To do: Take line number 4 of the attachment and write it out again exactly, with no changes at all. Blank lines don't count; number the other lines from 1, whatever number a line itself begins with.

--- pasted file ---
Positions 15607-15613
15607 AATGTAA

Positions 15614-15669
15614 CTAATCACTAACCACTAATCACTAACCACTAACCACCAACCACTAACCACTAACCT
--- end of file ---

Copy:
15614 CTAATCACTAACCACTAATCACTAACCACTAACCACCAACCACTAACCACTAACCT